Overall, that 1995 6MP sensor that Kodak had was pretty amazing, and Kodak did have good success with it over about six years. What you're seeing there is kind of the DCS sweet spot, when they had no competition. Note also that less than a year after the release of that original EOS 1D, Canon released the 1Ds - full frame, and 11MP. Really, once the big camera companies launched their own pro digital cameras, Kodak could no-longer compete as a camera "maker", and didn't seem to have invested enough in sensor design and manufacturing to dominate that segment either (the last DCS models actually used a non-Kodak sensor from FillFactory). On the other hand, ironically, Kodak did end up developing the full frame CCD sensor for the Leica M9.

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OP RJDG14 Regular Member • Posts: 142
Re: Why were some of Kodak's DCS models so far ahead of other digital cameras at the time?

Were the lack of built in filters the reason why some of the modern day photos taken with these DCS cameras look pretty good colour-wise but a lot of the sample photos I've seen that were taken by journalists in the mid 1990s looked a bit off (for instance, certain browns and reds would come out orange, or maybe it was vice versa).

Stan Disbrow Veteran Member • Posts: 5,719
Re: Why were some of Kodak's DCS models so far ahead of other digital cameras at the time?

Hi,

In the early 1980s, Kodak was making imaging sensors for industrial use. I bought six 1 MP CCDs for use as board imagers on a production line at IBM. $30k per sensor. No cameras per se. I had to make my own.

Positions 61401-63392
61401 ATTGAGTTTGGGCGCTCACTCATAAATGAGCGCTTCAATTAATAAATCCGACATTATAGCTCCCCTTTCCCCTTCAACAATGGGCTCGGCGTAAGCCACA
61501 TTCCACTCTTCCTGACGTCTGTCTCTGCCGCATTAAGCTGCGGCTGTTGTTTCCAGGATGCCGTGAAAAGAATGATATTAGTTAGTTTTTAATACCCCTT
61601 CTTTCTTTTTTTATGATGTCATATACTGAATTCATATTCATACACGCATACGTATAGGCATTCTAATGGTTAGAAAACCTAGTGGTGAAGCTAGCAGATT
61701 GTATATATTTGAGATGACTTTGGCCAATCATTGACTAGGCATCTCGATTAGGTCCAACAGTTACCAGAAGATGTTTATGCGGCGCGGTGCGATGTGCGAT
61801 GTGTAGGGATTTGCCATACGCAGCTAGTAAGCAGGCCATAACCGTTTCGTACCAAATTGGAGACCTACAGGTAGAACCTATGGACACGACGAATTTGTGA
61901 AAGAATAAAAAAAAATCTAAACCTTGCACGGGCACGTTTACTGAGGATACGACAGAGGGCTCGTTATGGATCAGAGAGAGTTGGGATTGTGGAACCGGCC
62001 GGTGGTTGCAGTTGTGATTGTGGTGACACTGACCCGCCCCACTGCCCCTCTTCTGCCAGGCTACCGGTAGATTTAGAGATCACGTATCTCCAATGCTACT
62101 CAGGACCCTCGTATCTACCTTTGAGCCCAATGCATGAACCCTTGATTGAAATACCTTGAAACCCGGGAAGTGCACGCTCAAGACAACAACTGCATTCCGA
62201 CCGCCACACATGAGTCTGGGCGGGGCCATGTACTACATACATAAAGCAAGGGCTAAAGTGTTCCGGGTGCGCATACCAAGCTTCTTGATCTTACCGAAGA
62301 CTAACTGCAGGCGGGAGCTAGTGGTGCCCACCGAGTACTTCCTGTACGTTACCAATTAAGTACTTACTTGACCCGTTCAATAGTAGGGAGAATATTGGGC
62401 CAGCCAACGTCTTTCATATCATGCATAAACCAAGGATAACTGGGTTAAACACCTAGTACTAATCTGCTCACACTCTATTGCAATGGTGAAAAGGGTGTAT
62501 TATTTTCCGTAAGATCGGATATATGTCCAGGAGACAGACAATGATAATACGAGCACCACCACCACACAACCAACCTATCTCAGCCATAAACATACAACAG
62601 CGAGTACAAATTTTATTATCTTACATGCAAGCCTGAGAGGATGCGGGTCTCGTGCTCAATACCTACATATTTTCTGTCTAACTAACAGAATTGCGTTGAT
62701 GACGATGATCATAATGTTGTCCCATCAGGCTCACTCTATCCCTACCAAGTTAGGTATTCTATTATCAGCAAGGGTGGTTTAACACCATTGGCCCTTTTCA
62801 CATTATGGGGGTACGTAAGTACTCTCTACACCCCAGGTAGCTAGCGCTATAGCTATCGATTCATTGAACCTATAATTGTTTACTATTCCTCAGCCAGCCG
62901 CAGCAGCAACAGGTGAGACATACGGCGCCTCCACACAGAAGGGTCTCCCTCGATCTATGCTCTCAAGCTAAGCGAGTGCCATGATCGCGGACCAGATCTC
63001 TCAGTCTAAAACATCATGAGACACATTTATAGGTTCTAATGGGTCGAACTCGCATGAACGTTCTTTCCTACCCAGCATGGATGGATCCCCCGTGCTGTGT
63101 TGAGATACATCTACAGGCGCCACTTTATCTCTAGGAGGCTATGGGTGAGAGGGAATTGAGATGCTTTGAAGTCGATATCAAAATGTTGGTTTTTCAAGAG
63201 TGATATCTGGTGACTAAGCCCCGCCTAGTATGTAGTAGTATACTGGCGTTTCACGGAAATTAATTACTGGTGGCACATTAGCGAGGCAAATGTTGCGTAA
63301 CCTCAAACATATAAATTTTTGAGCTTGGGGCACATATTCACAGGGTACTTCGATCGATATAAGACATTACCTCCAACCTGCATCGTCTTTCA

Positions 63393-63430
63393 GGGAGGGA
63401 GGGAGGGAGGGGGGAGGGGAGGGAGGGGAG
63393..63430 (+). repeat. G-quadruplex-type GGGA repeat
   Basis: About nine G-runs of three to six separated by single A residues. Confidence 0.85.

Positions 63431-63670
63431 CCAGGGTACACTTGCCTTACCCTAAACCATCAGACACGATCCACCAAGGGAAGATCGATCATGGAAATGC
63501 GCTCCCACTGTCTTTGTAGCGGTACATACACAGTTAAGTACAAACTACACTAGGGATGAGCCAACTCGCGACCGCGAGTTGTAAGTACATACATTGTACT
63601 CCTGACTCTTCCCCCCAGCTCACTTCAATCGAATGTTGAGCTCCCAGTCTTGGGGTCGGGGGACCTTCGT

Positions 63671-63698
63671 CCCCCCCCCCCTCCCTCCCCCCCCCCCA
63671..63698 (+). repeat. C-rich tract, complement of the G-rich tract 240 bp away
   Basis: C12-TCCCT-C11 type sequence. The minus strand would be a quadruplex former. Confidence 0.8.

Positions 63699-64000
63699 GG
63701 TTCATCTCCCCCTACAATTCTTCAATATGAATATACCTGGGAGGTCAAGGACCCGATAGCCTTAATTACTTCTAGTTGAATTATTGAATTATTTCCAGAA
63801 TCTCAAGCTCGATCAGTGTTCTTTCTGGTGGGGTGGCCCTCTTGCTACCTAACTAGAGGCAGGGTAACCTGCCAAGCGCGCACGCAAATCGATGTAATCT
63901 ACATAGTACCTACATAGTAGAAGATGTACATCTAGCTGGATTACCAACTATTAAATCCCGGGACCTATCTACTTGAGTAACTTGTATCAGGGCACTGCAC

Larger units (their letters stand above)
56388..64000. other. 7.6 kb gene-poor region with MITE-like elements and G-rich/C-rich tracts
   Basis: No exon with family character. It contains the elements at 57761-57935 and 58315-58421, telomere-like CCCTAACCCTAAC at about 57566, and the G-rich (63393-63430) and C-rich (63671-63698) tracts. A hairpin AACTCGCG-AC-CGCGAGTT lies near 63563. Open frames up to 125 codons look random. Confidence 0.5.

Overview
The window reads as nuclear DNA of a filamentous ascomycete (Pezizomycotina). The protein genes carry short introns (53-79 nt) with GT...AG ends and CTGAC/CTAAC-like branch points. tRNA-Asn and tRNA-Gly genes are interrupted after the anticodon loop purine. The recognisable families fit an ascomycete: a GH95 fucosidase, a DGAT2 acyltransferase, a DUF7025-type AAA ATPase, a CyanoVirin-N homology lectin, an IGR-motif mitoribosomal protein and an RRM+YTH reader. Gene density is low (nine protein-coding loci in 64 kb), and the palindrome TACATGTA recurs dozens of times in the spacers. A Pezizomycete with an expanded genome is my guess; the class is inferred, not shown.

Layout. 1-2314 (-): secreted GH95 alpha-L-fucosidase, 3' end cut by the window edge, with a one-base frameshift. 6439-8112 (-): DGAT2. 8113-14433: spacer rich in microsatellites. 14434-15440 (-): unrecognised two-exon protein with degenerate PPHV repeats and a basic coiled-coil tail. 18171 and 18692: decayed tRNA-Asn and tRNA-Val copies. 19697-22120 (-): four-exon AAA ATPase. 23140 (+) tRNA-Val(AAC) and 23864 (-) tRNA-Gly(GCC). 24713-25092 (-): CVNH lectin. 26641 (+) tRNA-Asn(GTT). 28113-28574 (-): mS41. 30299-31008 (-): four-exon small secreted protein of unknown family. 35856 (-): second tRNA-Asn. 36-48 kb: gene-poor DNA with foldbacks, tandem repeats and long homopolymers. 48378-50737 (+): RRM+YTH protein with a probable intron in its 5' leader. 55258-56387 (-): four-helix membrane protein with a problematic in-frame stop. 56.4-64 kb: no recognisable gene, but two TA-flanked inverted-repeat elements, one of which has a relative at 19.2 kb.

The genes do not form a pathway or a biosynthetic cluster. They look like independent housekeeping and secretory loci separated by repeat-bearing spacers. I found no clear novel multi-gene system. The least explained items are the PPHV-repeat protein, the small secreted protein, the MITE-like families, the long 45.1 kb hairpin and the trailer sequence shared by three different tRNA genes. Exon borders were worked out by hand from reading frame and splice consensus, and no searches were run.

Kodak used the same parts with purchased cameras for the US military. some Nikon, some Canon. They did assist me when it came to making my cameras.

Later, 1988, they decided to make a commercial product, the DCS based on a purchased Nikon F3. And IBM assisted them when it came to the storage unit.

In the early 90s, they made the storage unit smaller so now it was a digital back. And they moved to the Nikon 8008 body and then to the N90. And they added the Canon body to the mix.

By then, they sensors were becoming larger. And they made a 6 MP APS-H one which was pretty amazing to me. Eventually I picked up a used 460 once the price tag dropped on the used market in the face of the Nikon D1.

I still use a 2 MP 520c and a 6 MP 760c. I had several others over the years. And I also have the last of the Kodak CCDs in my Pentax 645D.

Kodak faced the issue of being a low volume manufacturer where the costs are always higher. Once Canon and Nikon decided to go their own way and no longer resell the Kodak products as a sideline to their film products, it became difficult for Kodak.

They attempted to lower costs with different bodies and also a 3rd party sensor. It had a major flaw and resulted in a massively costly recall. That didn't help them any.

About that same time, Kodak executives looked at the shrinking film market and decided that much of that was a result of the DCS group's efforts. So, No More DCS.

The sensors continued on used by other makers. Medium Format backs and Leica with their DMR and Pentax and such. But, eventually that came to an end as well.

Stan

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SQLGuy
SQLGuy Forum Pro • Posts: 11,288
Re: Why were some of Kodak's DCS models so far ahead of other digital cameras at the time?

RJDG14 wrote:

Were the lack of built in filters the reason why some of the modern day photos taken with these DCS cameras look pretty good colour-wise but a lot of the sample photos I've seen that were taken by journalists in the mid 1990s looked a bit off (for instance, certain browns and reds would come out orange, or maybe it was vice versa).

IIRC, the main complaint was purple-ish skin tones when used without an IR blocking filter.

I'll try over the next couple of days to take some test shots with my 460c with and without IR blocking filters to show the effects.